Snoqualmie City Council opposes Patriot Act
October 2, 2008 · Updated 12:32 PM
SNOQUALMIE - Snoqualmie became the latest city in Washington to pass a resolution protesting the USA Patriot Act (USAPA).
At its Sept. 8 meeting, City Council passed a resolution with a 3-2 vote that, according to its summary, "encourages all citizens, organizations, and governmental legislative bodies to study, for understanding, the State and Federal Constitutions and their history, and the Bill of Rights and its history so that they can recognize and resist attempts to undermine our Constitutional Republics and the system of government that has brought our civilization so much success."
Council members Jay Rodne and Greg Fullington voted against the resolution.
The USAPA was passed by Congress in October of 2001, following the Sept. 11 attacks. It has been criticized as being too sweeping in the powers it grants law enforcement authorities to gather information about possible suspects in terrorist activities.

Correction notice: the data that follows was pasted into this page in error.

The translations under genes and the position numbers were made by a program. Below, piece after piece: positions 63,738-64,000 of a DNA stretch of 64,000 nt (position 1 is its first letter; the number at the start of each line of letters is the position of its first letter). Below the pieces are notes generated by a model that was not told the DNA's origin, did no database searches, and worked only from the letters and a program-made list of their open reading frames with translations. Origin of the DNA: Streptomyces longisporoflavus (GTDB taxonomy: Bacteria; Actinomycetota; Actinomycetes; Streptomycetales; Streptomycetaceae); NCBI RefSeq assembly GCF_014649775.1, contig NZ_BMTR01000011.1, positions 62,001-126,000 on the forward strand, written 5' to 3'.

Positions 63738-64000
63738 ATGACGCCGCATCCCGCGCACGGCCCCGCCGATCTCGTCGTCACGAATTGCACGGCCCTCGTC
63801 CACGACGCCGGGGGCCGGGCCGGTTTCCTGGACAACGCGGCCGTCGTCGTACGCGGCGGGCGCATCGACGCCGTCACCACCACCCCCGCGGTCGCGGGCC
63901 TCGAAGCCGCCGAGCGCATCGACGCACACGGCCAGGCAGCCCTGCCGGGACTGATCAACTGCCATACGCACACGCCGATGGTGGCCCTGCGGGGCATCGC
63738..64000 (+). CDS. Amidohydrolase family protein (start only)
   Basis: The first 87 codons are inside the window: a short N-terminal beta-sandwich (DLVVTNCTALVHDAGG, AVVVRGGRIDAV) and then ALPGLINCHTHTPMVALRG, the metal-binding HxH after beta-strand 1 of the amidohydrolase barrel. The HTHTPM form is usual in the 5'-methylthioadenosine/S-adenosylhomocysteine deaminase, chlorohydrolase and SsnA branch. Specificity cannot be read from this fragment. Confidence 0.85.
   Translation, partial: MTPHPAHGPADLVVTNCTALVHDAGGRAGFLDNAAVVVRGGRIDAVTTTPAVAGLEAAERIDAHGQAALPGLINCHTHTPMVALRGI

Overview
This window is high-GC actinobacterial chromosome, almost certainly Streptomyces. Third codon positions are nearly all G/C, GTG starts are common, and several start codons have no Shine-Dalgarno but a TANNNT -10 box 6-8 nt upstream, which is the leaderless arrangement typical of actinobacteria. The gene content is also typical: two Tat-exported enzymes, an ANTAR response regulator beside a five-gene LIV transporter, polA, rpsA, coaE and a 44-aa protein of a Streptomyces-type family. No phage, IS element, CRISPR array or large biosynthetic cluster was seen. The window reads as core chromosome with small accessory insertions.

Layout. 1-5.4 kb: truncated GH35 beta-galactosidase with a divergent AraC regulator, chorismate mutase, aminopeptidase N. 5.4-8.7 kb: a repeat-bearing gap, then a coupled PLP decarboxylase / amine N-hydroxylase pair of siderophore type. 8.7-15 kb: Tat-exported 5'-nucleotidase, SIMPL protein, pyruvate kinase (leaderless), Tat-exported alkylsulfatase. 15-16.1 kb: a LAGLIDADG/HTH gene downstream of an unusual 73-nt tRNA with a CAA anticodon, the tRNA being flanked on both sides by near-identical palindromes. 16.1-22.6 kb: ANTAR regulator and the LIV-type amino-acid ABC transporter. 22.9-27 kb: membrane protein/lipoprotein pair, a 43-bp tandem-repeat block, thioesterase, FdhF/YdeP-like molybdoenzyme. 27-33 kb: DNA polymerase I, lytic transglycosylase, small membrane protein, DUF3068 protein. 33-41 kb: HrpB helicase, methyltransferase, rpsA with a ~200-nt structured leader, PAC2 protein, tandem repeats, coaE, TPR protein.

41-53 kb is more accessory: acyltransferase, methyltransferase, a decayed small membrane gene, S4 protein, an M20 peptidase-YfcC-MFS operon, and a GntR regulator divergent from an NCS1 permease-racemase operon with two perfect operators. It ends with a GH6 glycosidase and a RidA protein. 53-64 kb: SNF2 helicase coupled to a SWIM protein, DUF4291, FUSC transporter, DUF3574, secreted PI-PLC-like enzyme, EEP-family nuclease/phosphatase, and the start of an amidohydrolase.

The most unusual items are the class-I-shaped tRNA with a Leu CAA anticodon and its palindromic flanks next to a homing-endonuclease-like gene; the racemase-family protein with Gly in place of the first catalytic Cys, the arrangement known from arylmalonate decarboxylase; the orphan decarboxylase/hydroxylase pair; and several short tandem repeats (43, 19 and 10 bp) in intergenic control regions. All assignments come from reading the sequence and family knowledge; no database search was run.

Mayor Fuzzy Fletcher, who introduced the resolution to the City Council, said he had wanted to say something about the USAPA ever since it was passed. After seeing Tonasket pass a resolution protesting the USAPA earlier this April, Fletcher helped draft one for Snoqualmie that is nearly identical to that passed by the Eastern Washington city.
"For me personally, government is here to work for the people, not to run over the people," Fletcher said. "I'm not ready to give up what the Constitution of the United States and the constitution of the state of Washington and what our laws here in the city of Snoqualmie have given us, for a little bit more safety."
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